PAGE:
Designing Conveyors for Sanitation Success
In any hygienic industry, the importance of conveyor belt cleaning and sanitation cannot be exaggerated. At the very least, inadequate cleaning can delay startup; in the worst cases, it can lead to costly shutdowns or product recalls. Not surprisingly, then, the belt sanitation support a plant receives can dramatically affect productivity and costs. With the right support, food processors can prevent cleaning and sanitation problems; increase cleaning effectiveness; meet or exceed strict sanitation requirements; and reduce sanitation-related costs without sacrificing hygiene standards.
Gary Larsen, Technical Support Director for Hygienic Services, with Intralox Inc., the world's largest, exclusive manufacturer of modular plastic conveyor belts, leads the company's global Clean Team, which provides recommendations and assistance based on years of combined experience in food industry sanitation, belt engineering, conveyor design and cleaning chemical research. He notes that the most critical consideration in sanitation problem prevention is conveyor design.
"Although the proper cleaning methods and materials are vital components of any sanitation regime, conveyor and belt design can ultimately determine a plant's success or failure in preventing conveyor sanitation problems," says Larsen. "The number one sanitation problem plaguing plants today is restricted cleaning access caused by closed conveyor designs. Even the most 'cleanable' belt will be more difficult to clean if it's installed on a conveyor with a closed design. Basically, if you can't reach an area of the belt, you can't clean it."
Larsen adds that the Intralox Clean Team not only works with plants to solve recognized cleaning and sanitation problems, they offer guidelines and group seminars that advise on sanitation-friendly conveyor design elements like cleanable carryways, and low belt tension configurations for improved cleaning access. "Many food plants have old conveyor technology and getting that technology changed over and updated to meet sanitation goals is a long process," he says. "We've found that 80% of a food plant's cleaning time isn't spent on the belts, but on the conveyor itself, which makes the proper design of the conveyor from the outset a critical component of successful sanitation efforts."
New & Proven Easy-Clean Belt Designs
"Easy-clean" belt and conveyor designs enable plants to achieve more consistent cleaning and sanitation results: they act as helpful constants in a process typically hampered by variables like sanitation crew turnover, chemical mixing errors, and so on. For instance, says Larsen, field performance shows that Intralox's exclusive Cam-link hinge design reduces cleaning time and water usage by allowing water to pass through more easily. The Olympig pork slaughtery in Josselin, Brittany (France) reported that Intralox's EZ Clean Series 800 Open Hinge Flat Top belt reduced their belt cleaning time by 65% and water usage by 20%-30%.
In high-impact applications like evisceration lines and boning tables easy-clean belts also can make a big difference. At AIBP Cahir in Ireland, Quality Assurance Manager Noel Doyle says, "Our swab tests indicated zero pathogens and the lowest possible rating you can get by swab tests since we installed the Intralox EZ Clean Flat Top belts in our boning hall 10 months ago," he says. "Overall, the Series 1800 Flat Top and Series 800 Open Hinge Flat Top belts have made it much easier to achieve the high sanitation standards we've always set for ourselves." Boning Hall Manager Alan Harris adds, "The Intralox belts are much easier to clean than our flat belts, and cleaning is 30%-50% faster, depending on the belt and application."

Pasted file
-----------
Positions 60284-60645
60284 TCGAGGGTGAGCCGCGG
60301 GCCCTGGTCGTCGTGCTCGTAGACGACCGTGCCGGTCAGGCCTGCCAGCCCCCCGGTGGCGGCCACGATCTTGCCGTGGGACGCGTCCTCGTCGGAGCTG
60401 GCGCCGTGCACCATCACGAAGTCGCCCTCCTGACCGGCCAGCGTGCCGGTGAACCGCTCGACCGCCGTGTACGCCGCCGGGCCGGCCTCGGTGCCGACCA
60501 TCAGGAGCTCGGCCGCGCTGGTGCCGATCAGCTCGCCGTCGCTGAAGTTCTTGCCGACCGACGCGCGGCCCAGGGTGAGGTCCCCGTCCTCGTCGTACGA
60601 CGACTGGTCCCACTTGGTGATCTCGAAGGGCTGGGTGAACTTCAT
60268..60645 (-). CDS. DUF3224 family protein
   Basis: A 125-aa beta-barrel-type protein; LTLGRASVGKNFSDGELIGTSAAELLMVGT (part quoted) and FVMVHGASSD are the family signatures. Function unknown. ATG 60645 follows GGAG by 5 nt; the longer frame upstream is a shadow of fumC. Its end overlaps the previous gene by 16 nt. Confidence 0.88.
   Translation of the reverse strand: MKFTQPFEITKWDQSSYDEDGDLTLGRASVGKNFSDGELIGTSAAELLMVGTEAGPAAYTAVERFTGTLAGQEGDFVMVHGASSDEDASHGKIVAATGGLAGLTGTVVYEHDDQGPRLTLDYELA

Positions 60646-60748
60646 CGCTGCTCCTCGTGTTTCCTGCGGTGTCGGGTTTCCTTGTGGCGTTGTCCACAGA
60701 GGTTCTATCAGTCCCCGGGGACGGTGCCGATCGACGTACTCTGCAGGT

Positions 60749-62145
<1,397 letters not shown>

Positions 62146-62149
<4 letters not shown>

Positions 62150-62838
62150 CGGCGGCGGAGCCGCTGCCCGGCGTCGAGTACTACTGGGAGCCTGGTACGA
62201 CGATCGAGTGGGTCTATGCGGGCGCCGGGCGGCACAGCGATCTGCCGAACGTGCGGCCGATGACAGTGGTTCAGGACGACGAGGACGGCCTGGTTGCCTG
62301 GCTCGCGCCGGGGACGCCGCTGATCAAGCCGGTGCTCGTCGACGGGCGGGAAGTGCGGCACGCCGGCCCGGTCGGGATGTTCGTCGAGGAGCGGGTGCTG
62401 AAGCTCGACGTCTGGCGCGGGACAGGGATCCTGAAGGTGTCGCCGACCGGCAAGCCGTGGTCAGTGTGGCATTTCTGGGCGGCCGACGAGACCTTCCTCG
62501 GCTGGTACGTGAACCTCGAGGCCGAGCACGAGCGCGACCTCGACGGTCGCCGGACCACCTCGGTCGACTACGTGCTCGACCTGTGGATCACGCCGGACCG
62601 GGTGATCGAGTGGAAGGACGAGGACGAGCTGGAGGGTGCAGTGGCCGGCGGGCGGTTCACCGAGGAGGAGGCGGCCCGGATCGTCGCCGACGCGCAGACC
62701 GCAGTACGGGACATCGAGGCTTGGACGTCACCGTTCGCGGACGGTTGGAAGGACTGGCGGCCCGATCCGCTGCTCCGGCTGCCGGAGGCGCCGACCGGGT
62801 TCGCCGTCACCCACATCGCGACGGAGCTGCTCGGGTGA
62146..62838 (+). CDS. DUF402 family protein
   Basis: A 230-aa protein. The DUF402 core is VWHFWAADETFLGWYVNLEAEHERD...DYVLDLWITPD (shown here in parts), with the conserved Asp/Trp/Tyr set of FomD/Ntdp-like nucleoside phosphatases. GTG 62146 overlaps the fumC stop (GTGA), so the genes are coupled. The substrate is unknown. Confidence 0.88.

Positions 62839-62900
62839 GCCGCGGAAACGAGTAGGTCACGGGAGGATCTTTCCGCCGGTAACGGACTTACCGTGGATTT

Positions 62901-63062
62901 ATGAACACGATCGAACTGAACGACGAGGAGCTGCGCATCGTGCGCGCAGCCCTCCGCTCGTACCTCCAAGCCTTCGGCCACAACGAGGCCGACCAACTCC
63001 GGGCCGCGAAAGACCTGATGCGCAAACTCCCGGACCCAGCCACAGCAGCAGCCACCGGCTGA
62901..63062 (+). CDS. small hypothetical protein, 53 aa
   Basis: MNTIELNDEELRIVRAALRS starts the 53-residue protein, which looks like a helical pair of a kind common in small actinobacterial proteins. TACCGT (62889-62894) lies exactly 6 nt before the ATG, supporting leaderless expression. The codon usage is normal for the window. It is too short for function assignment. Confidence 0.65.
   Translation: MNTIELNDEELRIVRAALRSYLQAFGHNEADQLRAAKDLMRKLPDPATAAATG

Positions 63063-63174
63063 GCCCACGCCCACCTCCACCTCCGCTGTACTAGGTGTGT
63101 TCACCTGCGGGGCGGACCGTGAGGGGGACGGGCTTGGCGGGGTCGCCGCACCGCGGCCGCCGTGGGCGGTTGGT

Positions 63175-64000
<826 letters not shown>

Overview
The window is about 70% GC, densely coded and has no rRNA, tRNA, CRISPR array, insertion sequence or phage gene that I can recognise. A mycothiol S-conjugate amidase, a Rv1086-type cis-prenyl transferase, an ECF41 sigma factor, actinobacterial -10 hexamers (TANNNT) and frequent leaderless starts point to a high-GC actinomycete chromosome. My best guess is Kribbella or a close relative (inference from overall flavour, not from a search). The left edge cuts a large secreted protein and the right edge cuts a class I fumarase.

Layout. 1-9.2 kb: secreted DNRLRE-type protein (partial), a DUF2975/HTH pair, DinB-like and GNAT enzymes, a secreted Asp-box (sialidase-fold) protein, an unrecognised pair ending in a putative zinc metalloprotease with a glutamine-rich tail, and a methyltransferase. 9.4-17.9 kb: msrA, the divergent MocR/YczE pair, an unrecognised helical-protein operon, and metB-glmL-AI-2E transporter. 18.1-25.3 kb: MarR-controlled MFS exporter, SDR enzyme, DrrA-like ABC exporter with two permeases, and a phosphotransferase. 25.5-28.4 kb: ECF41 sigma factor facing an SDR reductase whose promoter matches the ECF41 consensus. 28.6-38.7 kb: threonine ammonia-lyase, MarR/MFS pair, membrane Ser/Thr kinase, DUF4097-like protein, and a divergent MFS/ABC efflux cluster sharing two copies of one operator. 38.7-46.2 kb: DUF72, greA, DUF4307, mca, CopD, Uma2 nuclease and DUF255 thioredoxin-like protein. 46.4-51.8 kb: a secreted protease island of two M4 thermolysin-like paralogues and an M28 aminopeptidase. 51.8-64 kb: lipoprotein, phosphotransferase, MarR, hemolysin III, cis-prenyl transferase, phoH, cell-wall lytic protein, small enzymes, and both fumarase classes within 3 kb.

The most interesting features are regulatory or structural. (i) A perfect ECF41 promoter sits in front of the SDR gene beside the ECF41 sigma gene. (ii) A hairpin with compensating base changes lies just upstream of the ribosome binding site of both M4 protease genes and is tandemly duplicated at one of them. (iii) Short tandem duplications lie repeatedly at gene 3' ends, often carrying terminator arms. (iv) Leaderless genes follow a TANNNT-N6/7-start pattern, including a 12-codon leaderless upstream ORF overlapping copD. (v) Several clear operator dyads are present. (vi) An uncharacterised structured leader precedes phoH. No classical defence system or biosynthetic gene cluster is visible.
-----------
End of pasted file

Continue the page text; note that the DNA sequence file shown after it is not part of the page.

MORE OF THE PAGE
Belts in the value-added processing area often pose tough cleaning considerations. In breading or coating applications, for instance, the open grid or flush grid belts required for drainage of the coatings can be particularly susceptible to debris retention. Intralox's Series 1500 Flush Grid belt, designed for small-pitch drainage applications, combats this tendency with special features that remove debris and increase cleaning access to all areas.
Larsen adds that eliminating wire belt problems without reducing cleaning and sanitation effectiveness also is important when considering system design. At a frozen food plant in the UK, wire belt breakage on a formed poultry products line caused 20 hours of downtime per month, increased the risk of product contamination and raised the specter of operator safety issues. Retrofitting the wire belt conveyors with Intralox's Series 1500 Flush Grid belt eliminated the downtime and safety problems while maintaining the plant's high sanitation standards.
Hygienic Belt Testing
It's also important for easy-clean belt designs to be thoroughly tested to validate or improve their sanitation-friendly features, says Larsen. Intralox has a wet test facility dedicated exclusively to the scientific testing of plastic belt cleaning procedures and comparative testing of plastic and other belt technologies. The lab measures a number of cleanability factors, including water flow, cleaning time needed and water usage required, in order to project how belts will increase sanitation success in a working plant environment and helps Intralox fine-tune new hygienic belt designs.
But innovation in belt design is only as good as the conveyor design, states Larsen. "Ultimately, the best conveyor belt design can be defeated by a mediocre design of the conveyor itself, so the operator has to do that part right."